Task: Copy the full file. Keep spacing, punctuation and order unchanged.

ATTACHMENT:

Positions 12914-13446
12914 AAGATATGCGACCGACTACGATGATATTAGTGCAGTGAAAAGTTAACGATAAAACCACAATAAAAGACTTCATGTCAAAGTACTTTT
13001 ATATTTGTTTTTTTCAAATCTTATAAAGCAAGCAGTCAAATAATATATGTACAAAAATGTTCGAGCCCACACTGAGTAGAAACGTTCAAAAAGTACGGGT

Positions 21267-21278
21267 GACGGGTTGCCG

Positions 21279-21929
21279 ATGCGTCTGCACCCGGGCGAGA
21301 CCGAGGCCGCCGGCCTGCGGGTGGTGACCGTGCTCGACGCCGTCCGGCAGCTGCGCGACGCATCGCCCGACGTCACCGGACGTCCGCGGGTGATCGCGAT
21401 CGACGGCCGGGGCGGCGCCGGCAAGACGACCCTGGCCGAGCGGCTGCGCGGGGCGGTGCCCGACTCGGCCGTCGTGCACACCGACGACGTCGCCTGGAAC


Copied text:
Positions 12914-13446
12914 AAGATATGCGACCGACTACGATGATATTAGTGCAGTGAAAAGTTAACGATAAAACCACAATAAAAGACTTCATGTCAAAGTACTTTT
13001 ATATTTGTTTTTTTCAAATCTTATAAAGCAAGCAGTCAAATAATATATGTACAAAAATGTTCGAGCCCACACTGAGTAGAAACGTTCAAAAAGTACGGGT

Positions 21267-21278
21267 GACGGGTTGCCG

Positions 21279-21929
21279 ATGCGTCTGCACCCGGGCGAGA
21301 CCGAGGCCGCCGGCCTGCGGGTGGTGACCGTGCTCGACGCCGTCCGGCAGCTGCGCGACGCATCGCCCGACGTCACCGGACGTCCGCGGGTGATCGCGAT
21401 CGACGGCCGGGGCGGCGCCGGCAAGACGACCCTGGCCGAGCGGCTGCGCGGGGCGGTGCCCGACTCGGCCGTCGTGCACACCGACGACGTCGCCTGGAAC